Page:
Fonberg, Kostarczyk, and Prechtl (1981
) reported a similar finding: Dogs in a discrete-trials procedure would lift a paw, sit, or lie down to specific discriminative stimuli when the response was followed by petting (typically 5 s of petting, but up to 30 s during the lying down response). In a second experiment, Fonberg et al. compared social interaction (20–30 s of petting) and food (small piece of boiled meat) as a reinforcer across two groups of dogs. Using percent correct across trials, the two groups did not show differences in acquisition or stable responding. While this result suggests that social interaction is as effective a reinforcer as food, the authors did not report latency, nor provide data on individual performances, such that differences might still exist. Additionally, the same issue of confounding contingencies arose in both of their experiments. Dogs were forced into position if they did not respond within 60 s.
Physiological studies also provide evidence for an effect of human social interaction on dog behavior. After being petted and talked to quietly by a human for 5-23 min (mean 15 min) dogs showed elevated serum levels of hormones and neurotransmitters associated with feelings of euphoria (β-endorphin), intimate bonding (oxytocin), social bonding (prolactin), feelings of attraction and exhilaration (β-phenylethylamine), and pleasurable sensations and exhilaration (dopamine) (Odendaal & Meintjes, 2003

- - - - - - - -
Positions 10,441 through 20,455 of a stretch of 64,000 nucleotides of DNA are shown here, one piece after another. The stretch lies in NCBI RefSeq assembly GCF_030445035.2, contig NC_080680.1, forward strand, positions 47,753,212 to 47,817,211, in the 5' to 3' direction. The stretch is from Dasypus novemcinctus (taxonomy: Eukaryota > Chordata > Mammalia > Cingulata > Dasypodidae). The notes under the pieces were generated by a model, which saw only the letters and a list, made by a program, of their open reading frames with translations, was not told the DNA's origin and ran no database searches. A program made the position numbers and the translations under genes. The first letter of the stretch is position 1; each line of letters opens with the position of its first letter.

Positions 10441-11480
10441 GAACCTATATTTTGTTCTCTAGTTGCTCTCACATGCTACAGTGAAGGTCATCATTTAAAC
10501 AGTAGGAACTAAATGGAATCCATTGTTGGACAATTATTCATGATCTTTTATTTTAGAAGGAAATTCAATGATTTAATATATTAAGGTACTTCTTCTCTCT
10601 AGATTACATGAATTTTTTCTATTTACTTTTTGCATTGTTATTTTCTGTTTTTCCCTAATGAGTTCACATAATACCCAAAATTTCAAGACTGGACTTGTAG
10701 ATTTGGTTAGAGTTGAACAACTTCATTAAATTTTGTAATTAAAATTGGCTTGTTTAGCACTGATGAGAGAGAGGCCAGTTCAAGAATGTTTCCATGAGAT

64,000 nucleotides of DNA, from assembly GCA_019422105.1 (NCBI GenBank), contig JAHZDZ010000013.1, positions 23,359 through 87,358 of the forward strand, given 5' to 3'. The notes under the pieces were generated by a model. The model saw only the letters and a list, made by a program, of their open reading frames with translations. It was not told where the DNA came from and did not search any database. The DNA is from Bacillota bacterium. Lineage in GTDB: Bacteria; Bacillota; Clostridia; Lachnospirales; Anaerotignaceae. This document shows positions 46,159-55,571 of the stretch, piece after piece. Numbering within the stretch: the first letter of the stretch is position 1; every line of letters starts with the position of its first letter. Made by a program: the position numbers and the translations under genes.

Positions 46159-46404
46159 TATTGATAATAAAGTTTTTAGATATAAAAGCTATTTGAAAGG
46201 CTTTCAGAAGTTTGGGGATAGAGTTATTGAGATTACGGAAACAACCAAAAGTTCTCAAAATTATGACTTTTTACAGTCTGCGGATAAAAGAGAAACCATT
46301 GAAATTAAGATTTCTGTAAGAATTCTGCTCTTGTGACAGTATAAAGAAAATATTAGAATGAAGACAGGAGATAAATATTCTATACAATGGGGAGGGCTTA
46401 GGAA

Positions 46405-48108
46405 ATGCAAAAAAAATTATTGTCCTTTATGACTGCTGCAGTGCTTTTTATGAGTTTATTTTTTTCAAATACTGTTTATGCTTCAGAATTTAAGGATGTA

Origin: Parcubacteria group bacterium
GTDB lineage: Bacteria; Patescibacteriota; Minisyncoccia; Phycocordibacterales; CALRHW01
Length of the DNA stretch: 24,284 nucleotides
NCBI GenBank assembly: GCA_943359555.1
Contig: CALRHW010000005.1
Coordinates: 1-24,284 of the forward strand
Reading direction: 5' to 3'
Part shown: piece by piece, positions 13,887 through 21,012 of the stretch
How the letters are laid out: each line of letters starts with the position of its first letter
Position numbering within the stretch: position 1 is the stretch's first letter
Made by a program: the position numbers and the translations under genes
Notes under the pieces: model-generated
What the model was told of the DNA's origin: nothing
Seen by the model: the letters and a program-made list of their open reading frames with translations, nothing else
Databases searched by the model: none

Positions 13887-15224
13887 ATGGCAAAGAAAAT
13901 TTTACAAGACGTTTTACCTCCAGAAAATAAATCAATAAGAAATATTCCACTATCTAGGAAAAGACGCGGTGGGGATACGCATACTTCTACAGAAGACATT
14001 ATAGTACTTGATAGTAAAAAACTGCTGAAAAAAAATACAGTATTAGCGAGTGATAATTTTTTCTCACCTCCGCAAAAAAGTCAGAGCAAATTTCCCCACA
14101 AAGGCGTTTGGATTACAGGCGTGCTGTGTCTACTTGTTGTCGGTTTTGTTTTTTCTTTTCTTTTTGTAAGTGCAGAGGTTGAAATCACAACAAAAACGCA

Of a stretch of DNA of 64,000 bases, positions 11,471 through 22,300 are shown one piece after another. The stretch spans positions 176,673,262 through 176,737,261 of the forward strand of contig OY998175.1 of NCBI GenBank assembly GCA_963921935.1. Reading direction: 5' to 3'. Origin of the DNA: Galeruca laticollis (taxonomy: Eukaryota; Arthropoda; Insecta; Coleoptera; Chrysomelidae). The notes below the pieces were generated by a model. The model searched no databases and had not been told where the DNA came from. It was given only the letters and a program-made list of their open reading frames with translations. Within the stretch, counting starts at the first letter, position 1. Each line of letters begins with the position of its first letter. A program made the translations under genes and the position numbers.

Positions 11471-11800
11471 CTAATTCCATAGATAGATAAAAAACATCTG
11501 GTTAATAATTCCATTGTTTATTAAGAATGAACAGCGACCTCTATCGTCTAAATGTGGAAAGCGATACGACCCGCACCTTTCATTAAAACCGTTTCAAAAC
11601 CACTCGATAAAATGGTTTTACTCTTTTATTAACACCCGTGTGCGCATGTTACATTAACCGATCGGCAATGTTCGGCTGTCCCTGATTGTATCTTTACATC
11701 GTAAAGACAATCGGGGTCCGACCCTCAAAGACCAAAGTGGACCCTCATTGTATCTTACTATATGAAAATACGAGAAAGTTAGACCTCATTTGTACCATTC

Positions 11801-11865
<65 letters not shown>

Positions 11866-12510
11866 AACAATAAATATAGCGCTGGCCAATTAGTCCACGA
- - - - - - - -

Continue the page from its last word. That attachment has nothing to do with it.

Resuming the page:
). These results demonstrate the physiological changes dogs experience as a result of human social interaction. They also suggest that human interaction might produce concomitant behavioral changes in dogs, including possibly operant behavioral changes as a result of human social interaction functioning as a reinforcer.
As a first attempt at investigating dog–human dyadic relations from a behavior-analytic perspective, we investigated how human social interaction (brief petting and vocal praise) compared in reinforcing efficacy to a small piece of food, without confounding contingencies. We tested dogs living at a local animal shelter, pet dogs living in human homes, and hand-reared wolves.